Commentary: Fifty Years of Hot Wheels
Want to talk about being born at the right time?
I was four years old when Mattel introduced their Hot Wheels cars at the 1968 New York Toy Show. What happened afterward was a phenomenon that engaged a child into a world of the automobile.
Fifty years and six billion units later, Hot Wheels is a universal toy that engages children and adults together. It brings both production and concept cars to life, even at 1:64 scale.
Mattel was known for its success with the Barbie doll.
Its founder and CEO, Elliott Handler, credited his wife for coming up with the iconic doll and her family. Yet, Handler wanted something for the boys. He brought in a designer from General Motors and a rocket scientist to come up with a car toy that will not only roll – but defy gravity doing so.
It wasn’t just the cars, trucks, and vans. There was another component to the Hot Wheels story – the track. Made of orange colored flexible plastic, the track was at a perfect width for any Hot Wheels to roll on. Children – and their parents – were encouraged to put these tracks together – piece by piece – to create an exciting venue for their cars to run on. You needed plenty of track, a slide connector of each section, some stops for a loop to create hours of excitement as the cars drove on this track.
Tracks would begin on a desk, dropping down onto the floor, go through a 360-degree loop, and end up somewhere underneath the bed. For a five-year-old like me – this was maximum fun. Of course, my brother took part in it. If he wasn’t building the Apollo rocket that sends men onto the moon, then he would help build the track and have fun with it in the living room of our home.
Mattel struck gold with Hot Wheels. Unlike its rival Matchbox, the free-motion design of these cars enabled it to be more than just a piece on the shelf in a child's bedroom. With the orange plastic track to begin with, Mattel took Hot Wheels further. Much further.
In the 50 years of Hot Wheels, Mattel created larger vehicles – from plastic dog-like cars rolled by a leash to 1:18 scale Ferraris. The track set got more outrageous with stunt features enabling "crashes" between Hot Wheels. There was no limit to the creativity of the Hot Wheels’ design and marketing teams.
This also included affixing their name to a few special edition Chevrolet Camaros. Since one of the first Hot Wheels was the first generation Camaro, it was fitting that Chevrolet would create these special editions – including a 1967 version using Chevrolet Performance parts – to celebrate their link to each other. This year is no exception with a 2018 Camaro Hot Wheels edition – celebrating the toy’s 50th anniversary.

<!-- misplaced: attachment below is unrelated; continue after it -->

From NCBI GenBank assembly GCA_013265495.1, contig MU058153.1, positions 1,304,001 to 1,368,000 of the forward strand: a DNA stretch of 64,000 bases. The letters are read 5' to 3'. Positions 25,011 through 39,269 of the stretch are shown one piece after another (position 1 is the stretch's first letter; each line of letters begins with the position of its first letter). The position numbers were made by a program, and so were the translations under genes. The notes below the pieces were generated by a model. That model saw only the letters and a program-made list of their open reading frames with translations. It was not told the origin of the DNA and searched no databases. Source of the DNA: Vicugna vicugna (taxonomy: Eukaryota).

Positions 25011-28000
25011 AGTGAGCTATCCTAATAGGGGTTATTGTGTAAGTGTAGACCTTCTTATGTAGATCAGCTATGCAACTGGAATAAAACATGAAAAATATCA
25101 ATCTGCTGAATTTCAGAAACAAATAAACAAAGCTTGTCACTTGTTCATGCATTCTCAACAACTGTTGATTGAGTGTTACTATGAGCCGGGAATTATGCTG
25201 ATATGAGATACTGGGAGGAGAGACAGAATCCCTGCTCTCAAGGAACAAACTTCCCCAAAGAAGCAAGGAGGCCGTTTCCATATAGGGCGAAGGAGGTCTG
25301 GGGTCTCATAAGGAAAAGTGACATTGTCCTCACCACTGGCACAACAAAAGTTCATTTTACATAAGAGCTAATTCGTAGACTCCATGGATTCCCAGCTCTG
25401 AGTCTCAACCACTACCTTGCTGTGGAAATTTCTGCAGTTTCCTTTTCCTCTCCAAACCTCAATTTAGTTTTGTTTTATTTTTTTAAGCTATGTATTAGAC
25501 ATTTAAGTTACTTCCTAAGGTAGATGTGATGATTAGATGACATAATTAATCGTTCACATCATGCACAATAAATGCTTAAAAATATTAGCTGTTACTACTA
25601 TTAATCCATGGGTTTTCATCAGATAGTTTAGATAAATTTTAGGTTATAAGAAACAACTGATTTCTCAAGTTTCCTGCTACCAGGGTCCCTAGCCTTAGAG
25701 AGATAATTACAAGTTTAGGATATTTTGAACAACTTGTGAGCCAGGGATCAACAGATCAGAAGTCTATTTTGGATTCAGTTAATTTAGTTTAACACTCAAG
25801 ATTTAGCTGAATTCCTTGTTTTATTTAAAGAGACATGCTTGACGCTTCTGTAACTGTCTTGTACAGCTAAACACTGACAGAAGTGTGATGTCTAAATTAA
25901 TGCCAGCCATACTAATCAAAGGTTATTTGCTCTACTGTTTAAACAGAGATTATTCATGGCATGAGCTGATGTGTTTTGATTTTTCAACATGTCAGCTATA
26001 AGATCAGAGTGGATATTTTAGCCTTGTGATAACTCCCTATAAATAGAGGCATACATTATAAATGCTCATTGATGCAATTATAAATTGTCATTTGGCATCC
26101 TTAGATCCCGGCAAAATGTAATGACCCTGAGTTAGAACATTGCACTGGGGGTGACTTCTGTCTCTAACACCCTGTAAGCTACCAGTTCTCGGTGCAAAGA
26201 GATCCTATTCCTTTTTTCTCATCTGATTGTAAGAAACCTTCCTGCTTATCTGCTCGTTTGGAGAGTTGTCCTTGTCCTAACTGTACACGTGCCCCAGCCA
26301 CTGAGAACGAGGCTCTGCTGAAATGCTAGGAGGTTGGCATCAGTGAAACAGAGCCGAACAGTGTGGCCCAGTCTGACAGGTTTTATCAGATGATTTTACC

The core of Hot Wheels was the 1:64 scale cars. They went from a basic car to special editions, chromed finishes, and a mix of past, present, and future vehicles. At any given Target, Walmart, or grocery store, the Hot Wheels display would bring magic to a child. The idea of a car made of metal that rolled faster across the floor was just the beginning of a long-term relationship with the automobile.
In turn, Mattel and the automotive industry celebrated this start of a love for automobiles by collaborating on new Hot Wheels. I doubt there is a manufacturer or brand who does not have Hot Wheels made after one of their products. They made models of iconic exotics, such as the Lamborghini Countach, Ferrari Testarossa – to name a few. They even made hot rods out of the coolest cars around – from a 1930s Ford Model A to a Camaro or Dodge Challenger. Cadillacs, Lincolns, BMWs…you name it, Mattel made a Hot Wheels of one.
Today, I had a glance at what Hot Wheels had in store at a local large retailer. For a dollar, you can get a Porsche 911 GT3 RS or a BMW M2. Those are some serious bargains. You can still get track sets, but with more options to make it thrilling for children – and adults. Plus, special edition cars with marketing tie-ins, such as the Batman franchise at DC Comics.
The through-line that continues after 50 years is the impact Hot Wheels has on many children, parents, collectors, and enthusiasts. A car as a toy will brighten up the imagination. At least, I believe so. It did for me some five decades ago. The idea of a free-wheel representation of contemporary machinery – ever evolving through the years – continues to resonate in many lives. This toy knows no gender, ethnicity, sexual orientation, physical or emotional state, or age. That is the impact Hot Wheels continues to make on society.
Fifty years on, Mattel continues to strike gold for its Hot Wheels brand and product. The concept of a car that goes fast on an orange plastic track is one that never gets old. It starts with an interest, then imagination and a dollar for a BMW M2. The rest is a prolonged appreciation for the automobile.
All photos by Randy Stern